Collaborative discourse facilitates efficient communication and new learning in amnesia

Melissa C. Duff, Julie A. Hengst, Daniel Tranel, Neal J. Cohen

Research output: Contribution to journalArticle

Abstract

In previous work we reported robust collaborative learning for referential labels in patients with hippocampal amnesia, resulting in increasingly rapid and economical communication or "common ground" with their partners [Duff, M. C., Hengst, J., Tranel, D., & Cohen, N. J. (2006). Development of shared information in communication despite hippocampal amnesia. Nature Neuroscience, 9(1), 140-146]. The current paper reports the results of discourse analysis, describing the communicative resources and practices used in extended, repeated collaborative interactions, as partners successfully referenced the target cards, managed the task itself, and engaged in non-task talk. Although amnesic pairs showed a normal rate of reduction across trials in the number of words and time-to-completion, their communicative effort was higher overall, particularly the discourse associated with task management, they exhibited a general lack of flexibility in their referential expressions, and they showed a number of striking differences in use of personal and communal knowledge and of multiple perspectives. The interactive sessions provided a potent learning environment, but also a very challenging task in the face of memory impairment. The results give insight into the acquisition of common ground and the manner in which amnesic patients accommodate their memory deficits during real-world interactions, and they have significant implications for memory intervention.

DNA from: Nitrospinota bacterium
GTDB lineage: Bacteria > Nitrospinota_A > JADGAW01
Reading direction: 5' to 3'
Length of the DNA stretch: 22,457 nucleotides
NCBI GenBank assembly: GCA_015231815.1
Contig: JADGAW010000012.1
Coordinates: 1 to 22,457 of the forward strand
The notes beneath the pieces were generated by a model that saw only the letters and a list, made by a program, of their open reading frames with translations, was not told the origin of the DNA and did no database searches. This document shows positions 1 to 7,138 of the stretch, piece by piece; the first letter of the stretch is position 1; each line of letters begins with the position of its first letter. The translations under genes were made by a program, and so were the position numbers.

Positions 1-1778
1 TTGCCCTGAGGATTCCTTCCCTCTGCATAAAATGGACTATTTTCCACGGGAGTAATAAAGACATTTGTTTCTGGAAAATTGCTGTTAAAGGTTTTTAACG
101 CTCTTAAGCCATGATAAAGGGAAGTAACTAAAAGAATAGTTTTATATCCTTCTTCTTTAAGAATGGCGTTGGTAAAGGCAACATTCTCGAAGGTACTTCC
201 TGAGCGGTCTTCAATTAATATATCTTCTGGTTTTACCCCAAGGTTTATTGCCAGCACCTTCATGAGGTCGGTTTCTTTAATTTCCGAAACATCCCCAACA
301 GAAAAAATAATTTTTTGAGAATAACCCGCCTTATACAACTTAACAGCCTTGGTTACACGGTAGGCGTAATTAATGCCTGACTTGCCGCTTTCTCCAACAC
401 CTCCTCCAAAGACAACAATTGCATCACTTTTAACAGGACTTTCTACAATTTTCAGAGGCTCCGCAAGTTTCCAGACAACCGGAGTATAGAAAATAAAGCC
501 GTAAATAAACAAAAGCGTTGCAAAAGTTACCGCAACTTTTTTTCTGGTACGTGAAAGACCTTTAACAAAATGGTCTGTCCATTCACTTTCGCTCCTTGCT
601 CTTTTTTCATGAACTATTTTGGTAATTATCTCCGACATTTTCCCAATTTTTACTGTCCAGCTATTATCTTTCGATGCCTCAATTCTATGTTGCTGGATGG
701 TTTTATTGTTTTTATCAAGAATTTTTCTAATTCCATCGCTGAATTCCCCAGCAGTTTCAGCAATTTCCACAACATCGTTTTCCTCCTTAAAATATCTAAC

Original languageEnglish (US)
Pages (from-to)41-54
Number of pages14
JournalBrain and Language
Volume106
Issue number1
DOIs
StatePublished - Jul 1 2008

Fingerprint

Amnesia
Communication
Learning
discourse
communication
Memory Disorders
Neurosciences
learning
neurosciences
interaction
discourse analysis
deficit
learning environment
flexibility
lack
management
resources
Discourse
Interaction
Referential

Keywords

  • Amnesia
  • Common ground
  • Communication
  • Discourse
  • Hippocampus
  • Intervention
  • Learning
  • Memory
  • Semantic
  • Social interaction

ASJC Scopus subject areas

  • Experimental and Cognitive Psychology
  • Language and Linguistics
  • Linguistics and Language
  • Cognitive Neuroscience
  • Speech and Hearing

Cite this

Collaborative discourse facilitates efficient communication and new learning in amnesia. / Duff, Melissa C.; Hengst, Julie A.; Tranel, Daniel; Cohen, Neal J.

In: Brain and Language, Vol. 106, No. 1, 01.07.2008, p. 41-54.

Research output: Contribution to journalArticle

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